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Singapore Gurkha Photography Museum


A Visual Online Archive

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Singapore Gurkha Photography Museum


A Visual Online Archive

 

In over six decades, the visual language of the Singapore Gurkhas remains the same.

These men from Nepal – famed for the loyalty and fearlessness – are recognised in uniform with their trademark broad-rimmed khaki hat. Since 1949, the Singapore Gurkha Contingent has been established in the Lion City (Kota Singa) as they live quietly among us. 

 
Portrait of Shivraj Thapa wearing the Nepali topi at Paya Lebar. Date: 1968. Photo Collection: Shivraj Thapa / SGPM.

Portrait of Shivraj Thapa wearing the Nepali topi at Paya Lebar. Date: 1968. Photo Collection: Shivraj Thapa / SGPM.

Studio portrait at a Paya Lebar studio. Arun Kumar Tamang with his wife, Meena Tamang and son – just 7 days old when this portrait was taken. By then, Arun has been in the Singapore Gurkha Contingent for close to eight years. Date: Sep 1972. Photo Collection: Aswin Tamang / SGPM.

Studio portrait at a Paya Lebar studio. Arun Kumar Tamang with his wife, Meena Tamang and son – just 7 days old when this portrait was taken. By then, Arun has been in the Singapore Gurkha Contingent for close to eight years. Date: Sep 1972. Photo Collection: Aswin Tamang / SGPM.

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Visual Representations


of The Gurkha community in Singapore

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Visual Representations


of The Gurkha community in Singapore

 

A visibly invisible community, their role was thrust into prominence during the communal riots in the 1950s & 60s – keeping the peace as an impartial force.

Yet, photographs, or visual representations, of the Gurkhas by the state and its organs, as well as the media depict them the same way as their boilerplate introductions: stern, steely and singular.

These personal photographs, scanned and archived from one retired Gurkha to another, revealed how important it was for these migrant sons to document their time here in Singapore. 

 
Singapore Gurkha wives and children sitting on the grass sandwiched between Block L (left) and Block M in Mount Vernon Camp. Date: 1971. Photo Collection: Aswin Tamang /SGPM.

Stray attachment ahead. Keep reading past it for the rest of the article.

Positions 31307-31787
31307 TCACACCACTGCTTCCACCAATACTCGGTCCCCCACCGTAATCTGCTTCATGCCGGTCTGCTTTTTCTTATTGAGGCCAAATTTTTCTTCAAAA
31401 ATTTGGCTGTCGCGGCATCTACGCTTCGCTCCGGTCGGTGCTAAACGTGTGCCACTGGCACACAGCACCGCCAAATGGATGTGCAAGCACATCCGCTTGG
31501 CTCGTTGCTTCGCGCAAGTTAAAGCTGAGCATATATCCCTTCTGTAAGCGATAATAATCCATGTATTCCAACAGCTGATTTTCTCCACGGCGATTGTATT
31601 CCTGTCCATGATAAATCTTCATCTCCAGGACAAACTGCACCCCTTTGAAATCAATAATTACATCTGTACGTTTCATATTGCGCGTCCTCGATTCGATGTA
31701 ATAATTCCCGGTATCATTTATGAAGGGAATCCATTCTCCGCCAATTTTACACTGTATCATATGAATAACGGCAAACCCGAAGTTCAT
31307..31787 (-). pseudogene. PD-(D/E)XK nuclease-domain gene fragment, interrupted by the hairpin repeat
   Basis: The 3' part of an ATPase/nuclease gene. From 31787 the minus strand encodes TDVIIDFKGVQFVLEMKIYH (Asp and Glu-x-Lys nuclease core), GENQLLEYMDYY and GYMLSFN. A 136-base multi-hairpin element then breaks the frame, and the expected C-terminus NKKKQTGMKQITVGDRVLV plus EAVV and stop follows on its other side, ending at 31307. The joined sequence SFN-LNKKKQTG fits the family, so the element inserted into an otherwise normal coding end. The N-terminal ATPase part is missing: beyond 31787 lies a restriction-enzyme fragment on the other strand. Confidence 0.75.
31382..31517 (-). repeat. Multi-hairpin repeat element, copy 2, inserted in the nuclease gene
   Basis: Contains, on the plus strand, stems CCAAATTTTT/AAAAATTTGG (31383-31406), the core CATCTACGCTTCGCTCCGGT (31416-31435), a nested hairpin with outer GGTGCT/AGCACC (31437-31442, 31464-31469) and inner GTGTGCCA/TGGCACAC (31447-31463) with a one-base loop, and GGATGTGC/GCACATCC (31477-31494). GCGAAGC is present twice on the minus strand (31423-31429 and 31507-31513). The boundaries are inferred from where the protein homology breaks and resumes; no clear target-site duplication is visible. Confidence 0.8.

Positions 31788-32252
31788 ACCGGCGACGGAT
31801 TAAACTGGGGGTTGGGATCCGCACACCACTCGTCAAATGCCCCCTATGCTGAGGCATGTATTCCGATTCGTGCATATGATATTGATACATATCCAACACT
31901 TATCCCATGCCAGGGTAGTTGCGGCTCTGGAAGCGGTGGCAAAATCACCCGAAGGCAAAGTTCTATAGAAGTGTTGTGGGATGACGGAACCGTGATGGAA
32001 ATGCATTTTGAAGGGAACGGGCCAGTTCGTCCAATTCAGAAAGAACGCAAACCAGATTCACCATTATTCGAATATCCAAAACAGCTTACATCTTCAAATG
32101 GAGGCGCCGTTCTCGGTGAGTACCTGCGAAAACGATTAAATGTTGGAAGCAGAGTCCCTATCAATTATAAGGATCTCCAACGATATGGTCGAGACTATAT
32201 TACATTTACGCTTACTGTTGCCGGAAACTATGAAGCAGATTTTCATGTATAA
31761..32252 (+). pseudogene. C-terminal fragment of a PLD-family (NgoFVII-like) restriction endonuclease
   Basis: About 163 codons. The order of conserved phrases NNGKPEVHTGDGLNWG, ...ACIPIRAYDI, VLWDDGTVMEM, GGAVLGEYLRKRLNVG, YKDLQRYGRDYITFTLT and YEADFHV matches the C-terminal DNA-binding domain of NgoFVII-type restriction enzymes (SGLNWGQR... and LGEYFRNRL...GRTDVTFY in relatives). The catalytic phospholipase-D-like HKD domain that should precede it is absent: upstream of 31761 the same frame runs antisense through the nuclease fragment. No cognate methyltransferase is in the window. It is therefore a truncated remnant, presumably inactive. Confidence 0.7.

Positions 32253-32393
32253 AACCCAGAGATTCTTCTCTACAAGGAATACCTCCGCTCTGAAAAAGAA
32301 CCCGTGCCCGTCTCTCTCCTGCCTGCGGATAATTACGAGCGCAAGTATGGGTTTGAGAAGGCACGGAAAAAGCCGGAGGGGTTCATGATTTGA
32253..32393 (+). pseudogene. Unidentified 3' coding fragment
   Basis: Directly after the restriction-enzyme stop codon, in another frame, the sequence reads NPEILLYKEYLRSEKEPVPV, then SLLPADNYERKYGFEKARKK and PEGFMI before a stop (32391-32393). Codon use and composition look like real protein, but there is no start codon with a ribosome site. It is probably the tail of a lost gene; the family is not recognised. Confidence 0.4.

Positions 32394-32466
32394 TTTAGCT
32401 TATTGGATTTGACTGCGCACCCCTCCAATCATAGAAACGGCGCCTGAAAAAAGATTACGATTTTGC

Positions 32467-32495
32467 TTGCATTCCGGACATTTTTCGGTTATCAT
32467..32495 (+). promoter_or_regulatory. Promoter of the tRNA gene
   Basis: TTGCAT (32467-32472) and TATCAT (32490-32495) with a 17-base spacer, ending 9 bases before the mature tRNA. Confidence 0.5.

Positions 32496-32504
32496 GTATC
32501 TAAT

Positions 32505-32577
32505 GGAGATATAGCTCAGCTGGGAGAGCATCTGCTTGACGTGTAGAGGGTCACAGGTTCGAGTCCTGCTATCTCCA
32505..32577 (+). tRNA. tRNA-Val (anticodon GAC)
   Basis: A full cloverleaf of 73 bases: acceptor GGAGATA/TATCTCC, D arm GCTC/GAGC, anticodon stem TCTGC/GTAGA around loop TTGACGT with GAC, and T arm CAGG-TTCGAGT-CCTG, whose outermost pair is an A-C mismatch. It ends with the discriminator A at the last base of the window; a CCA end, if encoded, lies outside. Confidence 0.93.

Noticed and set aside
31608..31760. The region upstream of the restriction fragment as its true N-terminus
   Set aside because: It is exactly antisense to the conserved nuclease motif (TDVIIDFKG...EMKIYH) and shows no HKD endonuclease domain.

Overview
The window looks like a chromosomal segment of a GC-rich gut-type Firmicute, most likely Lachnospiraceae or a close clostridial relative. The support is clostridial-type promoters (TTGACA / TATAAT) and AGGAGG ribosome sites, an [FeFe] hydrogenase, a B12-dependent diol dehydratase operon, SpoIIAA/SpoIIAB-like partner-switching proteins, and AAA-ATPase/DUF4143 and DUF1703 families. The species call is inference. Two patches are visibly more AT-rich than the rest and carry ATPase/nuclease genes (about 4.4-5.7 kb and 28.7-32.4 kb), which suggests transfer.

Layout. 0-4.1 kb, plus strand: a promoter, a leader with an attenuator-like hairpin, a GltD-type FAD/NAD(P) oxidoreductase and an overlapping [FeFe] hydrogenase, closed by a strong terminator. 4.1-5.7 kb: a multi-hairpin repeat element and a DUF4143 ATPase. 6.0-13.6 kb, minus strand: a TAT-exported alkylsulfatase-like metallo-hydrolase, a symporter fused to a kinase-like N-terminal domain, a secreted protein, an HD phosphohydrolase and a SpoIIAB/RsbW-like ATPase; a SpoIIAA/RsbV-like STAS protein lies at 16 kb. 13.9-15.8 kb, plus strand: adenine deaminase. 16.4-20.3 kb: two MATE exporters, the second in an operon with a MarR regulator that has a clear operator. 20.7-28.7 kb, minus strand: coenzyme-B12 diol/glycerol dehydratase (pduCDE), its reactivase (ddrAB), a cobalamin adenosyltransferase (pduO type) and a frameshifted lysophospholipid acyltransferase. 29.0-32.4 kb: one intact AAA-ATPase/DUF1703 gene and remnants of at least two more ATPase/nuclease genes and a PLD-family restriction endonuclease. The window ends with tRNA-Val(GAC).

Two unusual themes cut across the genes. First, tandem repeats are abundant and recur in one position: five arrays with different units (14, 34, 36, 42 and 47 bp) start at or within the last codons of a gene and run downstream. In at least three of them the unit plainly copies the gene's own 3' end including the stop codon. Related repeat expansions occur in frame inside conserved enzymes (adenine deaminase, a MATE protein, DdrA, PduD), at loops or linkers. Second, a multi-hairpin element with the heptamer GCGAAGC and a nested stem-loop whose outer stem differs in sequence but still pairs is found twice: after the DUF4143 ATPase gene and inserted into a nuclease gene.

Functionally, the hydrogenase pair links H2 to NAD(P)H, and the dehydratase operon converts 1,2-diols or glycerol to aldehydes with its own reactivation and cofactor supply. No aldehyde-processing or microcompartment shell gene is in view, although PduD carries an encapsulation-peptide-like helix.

Singapore Gurkha wives and children sitting on the grass sandwiched between Block L (left) and Block M in Mount Vernon Camp. Date: 1971. Photo Collection: Aswin Tamang /SGPM.

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Personal Photographs


Past and present

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Personal Photographs


Past and present

Arun Kumar Tamang (left) seated in the Motor Transport (MT) section office. The Singapore Gurkha seated beside him is his senior. Date: Unknown. Photo Collection: Aswin Tamang / SGPM.

Arun Kumar Tamang (left) seated in the Motor Transport (MT) section office. The Singapore Gurkha seated beside him is his senior. Date: Unknown. Photo Collection: Aswin Tamang / SGPM.

Shivraj Thapa and Sahabir Thapa sitting on the grass at Mount Vernon Camp, during the Dasain holidays. There was a Chinese man who visited the camp to take photographs of everyone. He returned to sell Shivraj a copy of this photograph. Date: 1970. Photo Collection: Shivraj Thapa / SGPM.

Shivraj Thapa and Sahabir Thapa sitting on the grass at Mount Vernon Camp, during the Dasain holidays. There was a Chinese man who visited the camp to take photographs of everyone. He returned to sell Shivraj a copy of this photograph. Date: 1970. Photo Collection: Shivraj Thapa / SGPM.

 

Titled Singapore Gurkha Photography Museum, it is the first photographic archive of the Singapore Gurkha community displayed publicly online.

These old photographs span from the 1950s till today – with a focus on the 1950s, 60s and 70s. 

 
Mangalsing Tamang’s daughters at Pasir Ris beach. Date: Early 1970s. Photo Collection: Aswin Moktan / SGPM.

Mangalsing Tamang’s daughters at Pasir Ris beach. Date: Early 1970s. Photo Collection: Aswin Moktan / SGPM.

Arun Kumar Tamang (6785) with two other Singapore Gurkhas at Pasir Panjang having a picnic. Date: Unknown. Photo Collection: Aswin Moktan / SGPM.

Arun Kumar Tamang (6785) with two other Singapore Gurkhas at Pasir Panjang having a picnic. Date: Unknown. Photo Collection: Aswin Moktan / SGPM.

 

Some of the archive’s objectives include:

  • To document and preserve precious photographs of the community during the establishment and early days of the Singapore Police Force Gurkha Contingent

  • To become an important visual archive for research and understanding of Singapore’s history

  • To provide a platform that facilitates conversation and understanding of a migrant community among Singaporeans or between them and the Singapore Gurkha community. 

 

*This first-phase of this project was supported by the National Heritage Board (NHB), Heritage Participation Grant.